Why it's futile to draw firm conclusions from a short-term blip
No single cause can explain Premier League goal glut
It is difficult to know what has been more enjoyable - watching all these crazy Premier League matches or listening to all the people trying to explain why the new season has started in such brilliantly bizarre fashion.
I understand the desire to try to make sense of why strange things happen, but not the way theories are put forward with such supreme confidence. And given there is such a range of possibilities behind discussed it ought to dawn on those who think they have cracked the case that they can’t all be right.
First, a recap of the facts: the opening round of matches, which consisted of eight games rather than ten because the teams involved in the latter stages of last season’s European competitions were given extra rest, were unremarkable, producing 23 goals and rewarding both teams to score backers only twice.
Then things went bananas. Match week two yielded a whopping 44 goals, followed by totals of 36 and 41, leaving us with a running total of 144 goals in 38 games at an astonishing average of 3.79.
Additionally, there have been only 16 home wins, with the away sides winning 19 times and just three draws. No wonder everyone is trying to work out what the dickens is going on.
The most popular suggestions focus on the absence of crowds, and that claim grew in popularity after Sunday’s scarcely believable afternoon in which Tottenham won 6-1 at Old Trafford just before Villa dismantled Liverpool 7-2.
The trouble with that particular attempt to put two and two together to make four, though, is that the 6-1 victory was gained by the away side and the 7-2 score line went the way of the hosts.
You can’t have it both ways. Either a lack of crowds robs home teams of inspiration or it doesn’t.
And while the low total of home wins is undeniably surprising, it should be remembered that the last nine rounds of matches last season were played in empty grounds as well, and nothing untoward happened in terms of either total goals or how they were distributed between home and away teams.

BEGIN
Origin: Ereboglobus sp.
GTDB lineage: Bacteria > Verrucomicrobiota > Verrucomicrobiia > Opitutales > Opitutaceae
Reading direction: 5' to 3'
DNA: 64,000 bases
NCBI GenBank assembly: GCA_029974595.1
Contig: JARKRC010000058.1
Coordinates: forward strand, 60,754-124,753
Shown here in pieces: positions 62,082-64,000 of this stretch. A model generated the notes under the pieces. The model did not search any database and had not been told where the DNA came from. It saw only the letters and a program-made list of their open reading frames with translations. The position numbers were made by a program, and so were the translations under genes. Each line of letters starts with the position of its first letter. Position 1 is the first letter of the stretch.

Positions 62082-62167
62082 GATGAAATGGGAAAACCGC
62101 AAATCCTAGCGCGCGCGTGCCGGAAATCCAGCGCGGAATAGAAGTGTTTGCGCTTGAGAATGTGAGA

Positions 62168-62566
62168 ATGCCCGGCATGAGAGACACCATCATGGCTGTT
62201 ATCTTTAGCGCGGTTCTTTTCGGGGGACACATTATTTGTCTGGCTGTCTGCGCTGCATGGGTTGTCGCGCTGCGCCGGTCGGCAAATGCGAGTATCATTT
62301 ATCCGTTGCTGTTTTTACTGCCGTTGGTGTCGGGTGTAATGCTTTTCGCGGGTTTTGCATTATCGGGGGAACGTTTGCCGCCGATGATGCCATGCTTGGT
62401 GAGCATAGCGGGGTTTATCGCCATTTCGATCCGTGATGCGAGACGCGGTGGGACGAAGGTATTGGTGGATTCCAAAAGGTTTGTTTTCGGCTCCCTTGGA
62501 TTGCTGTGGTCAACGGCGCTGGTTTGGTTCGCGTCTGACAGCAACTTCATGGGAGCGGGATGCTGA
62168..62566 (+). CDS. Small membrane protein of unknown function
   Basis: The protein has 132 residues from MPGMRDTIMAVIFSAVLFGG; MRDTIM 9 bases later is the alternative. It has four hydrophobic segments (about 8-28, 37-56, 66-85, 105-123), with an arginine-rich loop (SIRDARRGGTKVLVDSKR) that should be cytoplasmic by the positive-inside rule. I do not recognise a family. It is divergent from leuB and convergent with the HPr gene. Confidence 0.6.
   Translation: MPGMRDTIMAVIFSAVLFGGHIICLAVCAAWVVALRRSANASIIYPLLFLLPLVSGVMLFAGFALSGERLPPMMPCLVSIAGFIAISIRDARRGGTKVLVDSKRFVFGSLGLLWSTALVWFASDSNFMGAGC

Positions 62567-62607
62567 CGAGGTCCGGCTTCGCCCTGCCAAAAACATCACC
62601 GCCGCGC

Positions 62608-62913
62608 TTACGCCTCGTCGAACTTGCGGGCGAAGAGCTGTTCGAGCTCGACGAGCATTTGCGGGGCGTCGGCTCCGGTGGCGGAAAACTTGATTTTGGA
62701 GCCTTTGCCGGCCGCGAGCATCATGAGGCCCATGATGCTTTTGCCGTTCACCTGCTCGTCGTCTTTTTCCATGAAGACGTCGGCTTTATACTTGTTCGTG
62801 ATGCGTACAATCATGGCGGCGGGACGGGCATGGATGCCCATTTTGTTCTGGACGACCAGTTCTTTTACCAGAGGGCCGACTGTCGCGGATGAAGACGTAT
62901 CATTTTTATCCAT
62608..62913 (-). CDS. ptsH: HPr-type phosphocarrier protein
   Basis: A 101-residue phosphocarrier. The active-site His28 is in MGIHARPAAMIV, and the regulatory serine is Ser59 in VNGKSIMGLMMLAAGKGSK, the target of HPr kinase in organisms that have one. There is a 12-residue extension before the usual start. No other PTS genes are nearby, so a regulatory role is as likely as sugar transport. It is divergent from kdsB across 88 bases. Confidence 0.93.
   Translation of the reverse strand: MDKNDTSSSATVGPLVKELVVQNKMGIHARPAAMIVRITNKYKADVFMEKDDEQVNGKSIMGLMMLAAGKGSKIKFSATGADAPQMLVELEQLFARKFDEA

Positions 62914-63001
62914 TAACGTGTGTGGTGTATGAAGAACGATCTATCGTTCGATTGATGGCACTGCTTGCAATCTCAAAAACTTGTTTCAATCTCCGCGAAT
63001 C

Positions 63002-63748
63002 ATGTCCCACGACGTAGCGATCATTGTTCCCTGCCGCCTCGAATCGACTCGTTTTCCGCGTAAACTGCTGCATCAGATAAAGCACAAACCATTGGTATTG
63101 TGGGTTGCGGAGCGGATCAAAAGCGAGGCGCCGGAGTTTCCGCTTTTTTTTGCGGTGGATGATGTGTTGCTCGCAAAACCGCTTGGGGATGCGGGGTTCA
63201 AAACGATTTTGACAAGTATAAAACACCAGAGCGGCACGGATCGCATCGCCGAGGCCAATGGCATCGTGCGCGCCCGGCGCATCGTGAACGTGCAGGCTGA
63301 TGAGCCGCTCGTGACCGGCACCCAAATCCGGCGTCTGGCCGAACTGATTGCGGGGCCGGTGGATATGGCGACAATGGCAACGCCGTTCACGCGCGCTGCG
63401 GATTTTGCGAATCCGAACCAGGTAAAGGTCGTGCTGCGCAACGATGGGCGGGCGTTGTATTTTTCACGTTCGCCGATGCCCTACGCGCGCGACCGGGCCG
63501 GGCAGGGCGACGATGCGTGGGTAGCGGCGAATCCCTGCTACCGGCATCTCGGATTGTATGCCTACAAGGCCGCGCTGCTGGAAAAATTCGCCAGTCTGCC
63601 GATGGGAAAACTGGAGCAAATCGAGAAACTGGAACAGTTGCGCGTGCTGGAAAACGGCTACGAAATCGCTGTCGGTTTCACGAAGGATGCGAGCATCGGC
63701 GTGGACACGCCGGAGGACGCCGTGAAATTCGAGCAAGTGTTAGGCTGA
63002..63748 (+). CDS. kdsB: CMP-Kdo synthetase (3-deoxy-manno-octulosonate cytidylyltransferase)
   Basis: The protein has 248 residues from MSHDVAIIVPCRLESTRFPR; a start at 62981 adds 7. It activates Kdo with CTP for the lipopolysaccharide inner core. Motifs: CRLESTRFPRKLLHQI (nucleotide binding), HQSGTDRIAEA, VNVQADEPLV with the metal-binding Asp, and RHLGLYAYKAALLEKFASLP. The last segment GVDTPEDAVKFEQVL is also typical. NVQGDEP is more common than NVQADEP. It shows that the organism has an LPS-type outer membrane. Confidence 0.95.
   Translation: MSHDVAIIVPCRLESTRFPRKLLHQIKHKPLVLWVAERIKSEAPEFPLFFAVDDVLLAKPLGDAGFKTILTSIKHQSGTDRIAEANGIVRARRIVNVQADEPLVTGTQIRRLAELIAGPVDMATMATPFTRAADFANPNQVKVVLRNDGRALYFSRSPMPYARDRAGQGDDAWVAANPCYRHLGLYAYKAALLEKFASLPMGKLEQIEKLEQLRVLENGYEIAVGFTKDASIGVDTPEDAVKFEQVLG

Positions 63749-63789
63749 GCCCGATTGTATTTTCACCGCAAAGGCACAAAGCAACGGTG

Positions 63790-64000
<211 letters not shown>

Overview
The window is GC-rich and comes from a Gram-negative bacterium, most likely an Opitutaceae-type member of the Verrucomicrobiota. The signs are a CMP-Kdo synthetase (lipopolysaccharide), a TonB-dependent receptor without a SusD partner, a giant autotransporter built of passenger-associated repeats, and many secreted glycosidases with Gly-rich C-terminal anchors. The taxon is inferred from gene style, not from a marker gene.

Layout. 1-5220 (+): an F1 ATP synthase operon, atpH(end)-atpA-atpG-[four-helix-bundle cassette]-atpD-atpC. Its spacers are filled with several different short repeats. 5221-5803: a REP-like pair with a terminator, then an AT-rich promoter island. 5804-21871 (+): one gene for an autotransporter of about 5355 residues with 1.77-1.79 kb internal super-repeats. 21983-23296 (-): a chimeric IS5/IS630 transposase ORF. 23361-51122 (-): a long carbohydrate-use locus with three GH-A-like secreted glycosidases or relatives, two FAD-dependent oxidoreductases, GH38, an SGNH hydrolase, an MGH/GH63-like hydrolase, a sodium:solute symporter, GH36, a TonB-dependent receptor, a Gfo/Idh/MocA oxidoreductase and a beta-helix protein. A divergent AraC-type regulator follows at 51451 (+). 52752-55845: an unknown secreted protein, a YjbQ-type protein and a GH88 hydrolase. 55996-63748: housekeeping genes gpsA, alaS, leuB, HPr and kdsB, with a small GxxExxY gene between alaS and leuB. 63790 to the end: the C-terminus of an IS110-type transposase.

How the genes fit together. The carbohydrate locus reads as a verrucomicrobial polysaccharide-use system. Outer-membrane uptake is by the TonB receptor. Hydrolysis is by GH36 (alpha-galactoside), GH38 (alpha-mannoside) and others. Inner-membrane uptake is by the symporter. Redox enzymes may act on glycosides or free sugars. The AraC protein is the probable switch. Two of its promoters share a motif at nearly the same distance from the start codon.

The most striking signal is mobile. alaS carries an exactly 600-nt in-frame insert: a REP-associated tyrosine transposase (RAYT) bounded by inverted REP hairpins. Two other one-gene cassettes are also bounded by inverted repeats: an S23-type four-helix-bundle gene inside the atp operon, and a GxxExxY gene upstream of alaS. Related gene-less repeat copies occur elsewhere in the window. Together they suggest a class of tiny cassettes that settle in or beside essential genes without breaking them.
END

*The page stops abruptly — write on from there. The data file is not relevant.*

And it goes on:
The 92 games played post-lockdown produced an average of 2.72 goals. So did the previous 288. Home wins went from 46.7 per cent to 44.8, in other words virtually unchanged.
I heard a very convincing chap on the radio this week using words like cognitive to explain why players were either performing with greater confidence or more fear as a way of explaining the explosion in goals, but it did not exactly leave me feeling the way I do when Poirot spells out how and why the janitor killed the heiress.
Also popular has been the belief that a short pre-season has affected defensive units, but that is groundless too. Do people think teams spend all summer rehearsing complex defensive drills like NFL teams? They don’t.
And it has even been suggested the ball they are using this season is to blame, a common enough belief during World Cups but a new one as far as a domestic competition is concerned.
There is only one irrefutable reason why there have been more goals than usual this season, albeit it does not solely explain the dramatic rise, and it is that far more penalties have been awarded, many for the most preposterous reasons imaginable.
There have been 25 penalties conceded, including for the innocuous act of jumping for the ball when your back is facing it, and while the pathetic new interpretations of the handball law continue to be applied the goals average will stay a bit higher than normal.
It is possible to make a case of sorts, too, for the increased risk keepers and defenders take in attempting to play out from the back creating more goals when it goes spectacularly wrong.
And the total may have been swollen to a minor extent by the recent trend of holding such a high defensive line, which Liverpool and Bayern Munich, among others, perfected with such success but which may now have been rumbled.
But the bottom line is that all these narratives that have sprung up to make sense of this phenomenon will probably look rather daft in a matter of weeks, when everything has settled back down to something approaching normal.